Client Alerts
August 09, 2023

Georgia Court of Appeals Holds that Non-Solicitation-of-Employees Restrictive Covenants Must Have Express Geographic Limitations

Stites & Harbison Client Alert, August 10, 2023

For the second time in five years a split panel of the Georgia Court of Appeals decided that a post-employment restrictive covenant without any geographic limitations is unenforceable except in limited circumstances. The bottom line for employers is that while post-employment restrictions on efforts to solicit a former employer’s customers or restrictions on using trade secrets do not require geographic limitations, all other post-employment restrictions do. Employers should err on the side of caution if they want their agreements to be enforceable or capable of being blue-penciled under Georgia law.

The prior case touching on this issue, Carpet Care Multiservices v. Carle, 347 Ga. App. 497 (2018), was only persuasive authority because there was a dissent and the decision was issued before August 1, 2020. The Court of Appeals adopted Carpet Care’s reasoning in N. Am. Senior Benefits, LLC v. Wimmer, No. A23A0162, 2023 WL 3963931 (Ga. Ct. App. June 13, 2023). Although there was also a dissent in Wimmer, the latest decision is binding precedent under the current rules for the Georgia Court of Appeals.

The questions in Wimmer were whether the following restrictive covenant was enforceable or capable of being blue-penciled:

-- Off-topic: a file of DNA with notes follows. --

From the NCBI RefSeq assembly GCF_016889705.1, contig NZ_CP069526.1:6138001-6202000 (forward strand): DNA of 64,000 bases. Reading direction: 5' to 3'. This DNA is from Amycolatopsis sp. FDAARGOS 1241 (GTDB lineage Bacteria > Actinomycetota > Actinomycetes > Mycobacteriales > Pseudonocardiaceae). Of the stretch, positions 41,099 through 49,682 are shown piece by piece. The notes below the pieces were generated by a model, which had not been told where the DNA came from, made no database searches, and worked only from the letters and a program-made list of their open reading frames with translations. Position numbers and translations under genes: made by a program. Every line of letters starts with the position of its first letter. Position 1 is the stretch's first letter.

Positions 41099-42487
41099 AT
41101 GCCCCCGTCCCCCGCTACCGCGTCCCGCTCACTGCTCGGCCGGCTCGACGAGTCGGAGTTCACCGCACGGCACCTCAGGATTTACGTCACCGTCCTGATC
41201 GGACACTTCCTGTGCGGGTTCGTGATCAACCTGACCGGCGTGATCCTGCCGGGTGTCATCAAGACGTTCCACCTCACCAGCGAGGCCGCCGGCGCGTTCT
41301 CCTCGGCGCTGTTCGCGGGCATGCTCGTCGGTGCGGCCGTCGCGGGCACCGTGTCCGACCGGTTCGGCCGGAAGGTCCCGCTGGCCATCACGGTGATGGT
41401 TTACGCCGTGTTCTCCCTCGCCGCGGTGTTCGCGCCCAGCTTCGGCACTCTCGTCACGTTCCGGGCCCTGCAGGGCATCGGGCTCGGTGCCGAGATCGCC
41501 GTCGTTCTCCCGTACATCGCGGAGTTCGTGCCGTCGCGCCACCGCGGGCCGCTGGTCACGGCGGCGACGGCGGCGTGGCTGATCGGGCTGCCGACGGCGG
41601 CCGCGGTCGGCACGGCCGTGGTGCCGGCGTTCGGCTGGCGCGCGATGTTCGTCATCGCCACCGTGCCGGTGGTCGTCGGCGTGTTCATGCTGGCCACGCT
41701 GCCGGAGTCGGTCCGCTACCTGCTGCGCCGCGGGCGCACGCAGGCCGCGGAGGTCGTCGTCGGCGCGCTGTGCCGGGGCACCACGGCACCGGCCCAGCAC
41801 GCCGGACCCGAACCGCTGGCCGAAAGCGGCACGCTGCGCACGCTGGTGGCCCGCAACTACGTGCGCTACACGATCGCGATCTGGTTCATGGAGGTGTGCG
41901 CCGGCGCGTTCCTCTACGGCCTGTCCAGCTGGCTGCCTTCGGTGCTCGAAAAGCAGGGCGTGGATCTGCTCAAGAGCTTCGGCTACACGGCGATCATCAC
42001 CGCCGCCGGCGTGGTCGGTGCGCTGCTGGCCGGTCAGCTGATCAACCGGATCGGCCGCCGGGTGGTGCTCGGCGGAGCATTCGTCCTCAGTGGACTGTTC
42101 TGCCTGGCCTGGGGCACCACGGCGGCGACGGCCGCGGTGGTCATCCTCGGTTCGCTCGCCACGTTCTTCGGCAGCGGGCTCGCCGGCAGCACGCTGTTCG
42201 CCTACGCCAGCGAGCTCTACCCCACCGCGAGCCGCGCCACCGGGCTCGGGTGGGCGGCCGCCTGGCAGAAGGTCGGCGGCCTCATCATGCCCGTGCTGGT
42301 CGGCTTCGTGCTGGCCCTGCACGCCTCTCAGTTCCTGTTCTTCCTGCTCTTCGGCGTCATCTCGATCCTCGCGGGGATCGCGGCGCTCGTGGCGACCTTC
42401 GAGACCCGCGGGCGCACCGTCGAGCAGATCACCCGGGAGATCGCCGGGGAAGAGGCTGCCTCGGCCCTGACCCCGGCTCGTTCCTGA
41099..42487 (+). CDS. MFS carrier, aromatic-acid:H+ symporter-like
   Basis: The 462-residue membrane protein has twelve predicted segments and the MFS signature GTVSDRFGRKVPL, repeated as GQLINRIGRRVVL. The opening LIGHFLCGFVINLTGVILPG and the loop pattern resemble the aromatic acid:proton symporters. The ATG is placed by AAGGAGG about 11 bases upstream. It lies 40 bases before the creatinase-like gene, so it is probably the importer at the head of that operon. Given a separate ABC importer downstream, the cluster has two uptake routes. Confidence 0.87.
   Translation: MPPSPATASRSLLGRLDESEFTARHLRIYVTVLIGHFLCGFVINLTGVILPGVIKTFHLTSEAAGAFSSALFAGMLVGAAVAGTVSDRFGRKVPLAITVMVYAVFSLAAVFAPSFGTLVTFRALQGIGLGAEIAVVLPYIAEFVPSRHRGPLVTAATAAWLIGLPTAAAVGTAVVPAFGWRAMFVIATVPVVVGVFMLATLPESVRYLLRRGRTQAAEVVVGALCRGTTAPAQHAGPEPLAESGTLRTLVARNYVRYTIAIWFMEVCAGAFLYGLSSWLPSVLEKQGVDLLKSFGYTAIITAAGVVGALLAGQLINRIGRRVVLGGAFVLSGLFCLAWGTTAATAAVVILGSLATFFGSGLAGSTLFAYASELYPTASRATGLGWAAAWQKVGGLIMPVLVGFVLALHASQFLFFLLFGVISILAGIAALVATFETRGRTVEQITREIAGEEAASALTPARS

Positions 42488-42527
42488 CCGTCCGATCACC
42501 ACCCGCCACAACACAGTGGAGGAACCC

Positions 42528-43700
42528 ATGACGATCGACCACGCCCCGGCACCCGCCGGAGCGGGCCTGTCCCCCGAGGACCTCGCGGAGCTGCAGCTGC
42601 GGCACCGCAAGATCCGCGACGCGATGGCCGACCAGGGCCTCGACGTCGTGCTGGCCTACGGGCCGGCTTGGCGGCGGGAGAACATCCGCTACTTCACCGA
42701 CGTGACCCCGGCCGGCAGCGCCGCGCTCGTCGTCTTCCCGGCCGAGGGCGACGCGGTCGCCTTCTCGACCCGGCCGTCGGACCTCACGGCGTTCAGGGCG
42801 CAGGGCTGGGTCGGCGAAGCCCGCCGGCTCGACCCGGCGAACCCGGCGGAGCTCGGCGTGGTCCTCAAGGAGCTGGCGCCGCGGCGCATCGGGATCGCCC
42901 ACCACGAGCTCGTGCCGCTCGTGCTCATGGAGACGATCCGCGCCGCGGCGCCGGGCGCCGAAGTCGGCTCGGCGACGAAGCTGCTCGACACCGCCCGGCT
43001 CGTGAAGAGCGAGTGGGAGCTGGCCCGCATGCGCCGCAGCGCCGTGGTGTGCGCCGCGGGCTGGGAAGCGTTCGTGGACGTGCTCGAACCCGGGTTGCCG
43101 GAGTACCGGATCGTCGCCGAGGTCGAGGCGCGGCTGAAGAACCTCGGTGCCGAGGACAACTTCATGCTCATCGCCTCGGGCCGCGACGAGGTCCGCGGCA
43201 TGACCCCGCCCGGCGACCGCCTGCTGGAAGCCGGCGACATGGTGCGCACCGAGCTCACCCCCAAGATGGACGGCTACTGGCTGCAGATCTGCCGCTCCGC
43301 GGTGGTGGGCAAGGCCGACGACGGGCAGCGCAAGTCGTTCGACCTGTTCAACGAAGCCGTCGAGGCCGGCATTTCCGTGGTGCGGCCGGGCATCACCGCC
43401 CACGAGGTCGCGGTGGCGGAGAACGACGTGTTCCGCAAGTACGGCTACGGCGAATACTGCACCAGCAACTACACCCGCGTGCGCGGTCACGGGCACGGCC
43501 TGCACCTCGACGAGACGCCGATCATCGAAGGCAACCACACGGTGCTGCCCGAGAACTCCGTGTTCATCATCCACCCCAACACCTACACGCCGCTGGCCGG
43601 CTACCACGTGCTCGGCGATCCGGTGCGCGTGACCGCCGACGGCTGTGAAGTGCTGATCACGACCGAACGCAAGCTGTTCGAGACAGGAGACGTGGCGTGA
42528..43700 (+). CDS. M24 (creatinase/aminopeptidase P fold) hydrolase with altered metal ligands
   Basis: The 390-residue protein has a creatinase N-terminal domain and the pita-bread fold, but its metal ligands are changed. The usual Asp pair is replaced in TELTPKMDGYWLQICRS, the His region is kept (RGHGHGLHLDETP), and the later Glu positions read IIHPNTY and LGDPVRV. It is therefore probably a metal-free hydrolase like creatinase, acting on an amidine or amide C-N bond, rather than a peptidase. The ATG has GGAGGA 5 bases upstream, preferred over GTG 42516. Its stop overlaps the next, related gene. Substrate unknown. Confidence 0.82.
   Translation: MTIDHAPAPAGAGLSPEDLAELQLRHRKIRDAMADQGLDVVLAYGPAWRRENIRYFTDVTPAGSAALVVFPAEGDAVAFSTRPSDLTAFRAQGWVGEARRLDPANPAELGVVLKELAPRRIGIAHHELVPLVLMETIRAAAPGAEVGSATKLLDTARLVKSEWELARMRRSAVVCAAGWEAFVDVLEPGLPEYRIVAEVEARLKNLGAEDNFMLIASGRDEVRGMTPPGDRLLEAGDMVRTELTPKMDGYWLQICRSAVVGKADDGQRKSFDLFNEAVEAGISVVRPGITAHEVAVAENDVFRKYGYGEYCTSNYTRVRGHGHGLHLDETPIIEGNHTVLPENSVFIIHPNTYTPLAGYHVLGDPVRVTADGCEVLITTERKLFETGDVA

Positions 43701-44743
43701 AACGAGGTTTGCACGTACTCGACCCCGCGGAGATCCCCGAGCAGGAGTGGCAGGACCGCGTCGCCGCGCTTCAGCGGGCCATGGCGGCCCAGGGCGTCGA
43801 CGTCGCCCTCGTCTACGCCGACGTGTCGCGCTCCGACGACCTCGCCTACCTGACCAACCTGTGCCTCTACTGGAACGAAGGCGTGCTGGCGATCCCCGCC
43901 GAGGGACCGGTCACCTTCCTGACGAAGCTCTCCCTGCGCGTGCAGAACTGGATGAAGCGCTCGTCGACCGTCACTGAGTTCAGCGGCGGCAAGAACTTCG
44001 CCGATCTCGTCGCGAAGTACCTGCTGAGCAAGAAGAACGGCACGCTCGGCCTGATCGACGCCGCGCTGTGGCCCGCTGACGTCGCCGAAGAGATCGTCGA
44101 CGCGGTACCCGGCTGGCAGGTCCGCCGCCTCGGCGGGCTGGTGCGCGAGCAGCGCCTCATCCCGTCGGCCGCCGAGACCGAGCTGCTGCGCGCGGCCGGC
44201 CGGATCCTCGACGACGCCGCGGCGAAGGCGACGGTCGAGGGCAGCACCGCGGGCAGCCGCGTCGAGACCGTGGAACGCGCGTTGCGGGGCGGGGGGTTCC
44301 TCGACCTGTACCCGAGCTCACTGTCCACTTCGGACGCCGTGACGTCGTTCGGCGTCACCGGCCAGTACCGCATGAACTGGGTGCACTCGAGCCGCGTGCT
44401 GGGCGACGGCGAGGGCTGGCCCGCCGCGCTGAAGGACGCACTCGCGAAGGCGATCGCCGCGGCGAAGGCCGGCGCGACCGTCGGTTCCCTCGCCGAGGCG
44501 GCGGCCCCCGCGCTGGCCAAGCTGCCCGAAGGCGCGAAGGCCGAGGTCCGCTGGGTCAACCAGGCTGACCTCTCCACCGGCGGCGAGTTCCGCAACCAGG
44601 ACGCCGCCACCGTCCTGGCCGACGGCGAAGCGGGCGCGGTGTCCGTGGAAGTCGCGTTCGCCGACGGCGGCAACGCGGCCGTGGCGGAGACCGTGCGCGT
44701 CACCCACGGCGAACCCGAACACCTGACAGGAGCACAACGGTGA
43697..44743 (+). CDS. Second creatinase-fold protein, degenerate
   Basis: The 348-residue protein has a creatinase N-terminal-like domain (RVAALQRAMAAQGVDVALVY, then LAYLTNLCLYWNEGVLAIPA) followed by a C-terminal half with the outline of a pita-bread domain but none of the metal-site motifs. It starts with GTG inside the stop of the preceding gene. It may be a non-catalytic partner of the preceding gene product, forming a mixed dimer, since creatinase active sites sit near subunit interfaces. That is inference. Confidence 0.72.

Non-Solicitation of Employees and Independent Contractors: During the term of the Licensed Agent’s contract with NASB and for a period of two (2) years following termination of said contract, Licensed Agent shall not, directly or indirectly: (a) solicit for the provision [of] services or employment any employee , agent or independent contractor of NASB, (b) advise or recommend to any other person that they employ or solicit for provision of services any employee or independent contractor for NASB, (c) encourage or advise such employees, agents or independent contractors to sever, discontinue or not renew any agreement or relationship to NASB, or (d) otherwise establish or seek to establish any business relationship with any such employee, agent or independent contractor relating to the sale of insurance products.

The Georgia state-wide business court decided that the restrictive covenant was unenforceable because it did not have any geographic limitation, and did not implicate trade secrets or non-solicitation of customers. It also decided that it could not be blue-penciled to apply a geographic limit because there was no limitation in the original contract. The Court of Appeals affirmed, and refused to adopt the dissent’s reasoning that there was an implicit geographic limitation because the covenant was limited to specific people who all worked in a definable geographic area.

This may not be the end of the line. The Wimmer appellant has petitioned for certiorari to the Georgia Supreme Court. With two split opinions from the Court of Appeals in five years on the same statutory interpretation question, this could be one of the rare cases that piques the Georgia Supreme Court’s interest.

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